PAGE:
So the Mahler 6 has four movements, first and fourth are loud and fast(ish), and in the middle is a slow movement and a scherzo. The vexed question is, though: is it the slow movement in second place and then the scherzo? Or scherzo first then slow movement?

Now, you’re probably thinking, “Surely, it says all this in the sheet music? Why can’t they just play it in the order written there?” This is a long and highly convoluted issue, but as I understand it, Mahler himself wasn’t sure which order he wanted the movements to be be in. He originally wrote the symphony to have the scherzo first, then the slow movement and this was the way it was first published.

However, he revised his thinking later, and we can see in his autograph (the original manuscript he wrote) that he had crossed out the III on the slow movement and written II and vice versa with the scherzo. And when he first performed it, he did the slow movement first and got a correction note put out with the sheet music.

But this was not enough to end all the confusion. After Mahler died, a conductor called Mengelberg wanted to perform the piece in 1919, wasn’t sure which order to use and telegraphed Mahler’s wife, Alma, to ask her. Alma replied that it was scherzo first, then slow movement. And the final nail in the coffin came in 1963 when the “critical edition” of the score was published (meant to be the definitive version for performing) and it had the scherzo in second place. This was all based on the work of one scholar who insisted that Mahler had changed his mind later in life and wanted the scherzo back in second place.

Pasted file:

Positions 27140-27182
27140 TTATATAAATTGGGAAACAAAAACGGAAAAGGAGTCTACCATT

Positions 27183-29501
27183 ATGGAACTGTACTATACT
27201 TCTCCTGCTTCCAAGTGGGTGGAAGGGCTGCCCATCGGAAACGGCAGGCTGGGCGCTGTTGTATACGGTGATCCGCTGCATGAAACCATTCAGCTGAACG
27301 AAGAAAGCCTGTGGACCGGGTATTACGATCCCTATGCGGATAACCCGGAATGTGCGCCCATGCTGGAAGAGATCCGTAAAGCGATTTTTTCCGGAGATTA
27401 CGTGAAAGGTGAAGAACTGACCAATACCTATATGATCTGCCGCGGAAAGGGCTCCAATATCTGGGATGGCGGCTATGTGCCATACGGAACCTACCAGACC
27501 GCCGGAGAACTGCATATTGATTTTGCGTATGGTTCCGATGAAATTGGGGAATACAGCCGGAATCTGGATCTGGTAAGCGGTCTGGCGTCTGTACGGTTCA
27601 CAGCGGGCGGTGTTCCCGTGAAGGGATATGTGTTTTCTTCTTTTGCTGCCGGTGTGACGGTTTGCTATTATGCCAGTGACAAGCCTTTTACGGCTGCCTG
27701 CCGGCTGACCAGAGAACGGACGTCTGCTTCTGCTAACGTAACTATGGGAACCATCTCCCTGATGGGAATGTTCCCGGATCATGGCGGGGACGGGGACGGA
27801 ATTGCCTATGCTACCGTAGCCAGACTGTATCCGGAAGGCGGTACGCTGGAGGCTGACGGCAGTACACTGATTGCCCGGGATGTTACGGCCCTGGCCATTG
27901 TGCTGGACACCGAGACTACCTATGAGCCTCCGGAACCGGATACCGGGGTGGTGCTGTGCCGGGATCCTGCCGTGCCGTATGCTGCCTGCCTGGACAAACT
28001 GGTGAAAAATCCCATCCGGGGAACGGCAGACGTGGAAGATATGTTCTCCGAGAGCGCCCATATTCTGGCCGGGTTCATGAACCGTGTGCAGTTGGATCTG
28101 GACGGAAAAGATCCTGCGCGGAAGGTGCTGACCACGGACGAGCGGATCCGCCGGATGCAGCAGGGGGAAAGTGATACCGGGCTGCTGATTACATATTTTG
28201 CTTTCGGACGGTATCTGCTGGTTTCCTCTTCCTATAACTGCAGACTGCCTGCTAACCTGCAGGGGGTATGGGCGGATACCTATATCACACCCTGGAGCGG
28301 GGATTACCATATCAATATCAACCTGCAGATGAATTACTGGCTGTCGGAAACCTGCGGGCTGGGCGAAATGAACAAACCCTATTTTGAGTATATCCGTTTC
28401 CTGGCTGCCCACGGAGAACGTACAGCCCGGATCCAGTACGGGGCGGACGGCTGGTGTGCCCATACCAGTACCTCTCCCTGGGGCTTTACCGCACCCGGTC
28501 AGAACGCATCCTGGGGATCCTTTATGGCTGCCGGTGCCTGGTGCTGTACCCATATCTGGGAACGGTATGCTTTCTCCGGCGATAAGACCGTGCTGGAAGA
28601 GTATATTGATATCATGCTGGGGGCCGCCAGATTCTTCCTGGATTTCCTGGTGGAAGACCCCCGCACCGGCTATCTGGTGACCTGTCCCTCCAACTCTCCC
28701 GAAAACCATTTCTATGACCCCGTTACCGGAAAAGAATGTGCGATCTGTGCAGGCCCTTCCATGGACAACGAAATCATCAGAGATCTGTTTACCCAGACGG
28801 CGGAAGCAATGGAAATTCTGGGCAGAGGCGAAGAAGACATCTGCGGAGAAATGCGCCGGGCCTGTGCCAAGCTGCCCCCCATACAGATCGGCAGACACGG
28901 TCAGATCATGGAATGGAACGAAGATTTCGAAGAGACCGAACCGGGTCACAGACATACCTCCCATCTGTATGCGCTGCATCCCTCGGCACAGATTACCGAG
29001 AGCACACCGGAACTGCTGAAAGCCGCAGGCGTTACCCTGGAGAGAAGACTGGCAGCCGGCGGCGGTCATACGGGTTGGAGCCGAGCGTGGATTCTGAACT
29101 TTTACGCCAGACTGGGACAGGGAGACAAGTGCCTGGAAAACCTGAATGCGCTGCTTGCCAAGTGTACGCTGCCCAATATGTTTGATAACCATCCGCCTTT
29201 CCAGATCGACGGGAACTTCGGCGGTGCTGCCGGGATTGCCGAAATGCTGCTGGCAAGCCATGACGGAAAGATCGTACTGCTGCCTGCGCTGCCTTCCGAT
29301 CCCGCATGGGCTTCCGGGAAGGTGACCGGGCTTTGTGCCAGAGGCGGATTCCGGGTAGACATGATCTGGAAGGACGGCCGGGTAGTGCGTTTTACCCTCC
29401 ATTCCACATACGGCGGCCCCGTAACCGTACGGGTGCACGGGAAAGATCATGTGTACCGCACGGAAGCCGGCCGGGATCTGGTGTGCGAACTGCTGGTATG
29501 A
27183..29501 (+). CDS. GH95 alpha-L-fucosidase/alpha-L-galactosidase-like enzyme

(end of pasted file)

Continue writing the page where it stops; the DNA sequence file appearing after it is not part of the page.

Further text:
But he didn’t produce much evidence for this, so decades later, most scholars have now decided that it should be slow movement first and then scherzo. I’ve heard the piece live twice in the last 10 years, and both times it has been slow movement first. But if you started listening to older recordings from several decades ago (like the Solti recording we’re using), then you will be used to the scherzo first, then the slow movement.

So, you’re possibly asking – which order am I going to use?

Well, I’ll be up front here – while I’m all in favour of musical scholarship to help us understand what a composer’s original intentions are, and I appreciate all the work that these people do in understanding these things – at the same time, I’m also a music listener. And when it comes to listening, I’m not interested in listening as a dry academic exercise in hearing what a particular piece of music sounded like years ago – I’m actually interested in its effect on me, today, right now, while I’m listening.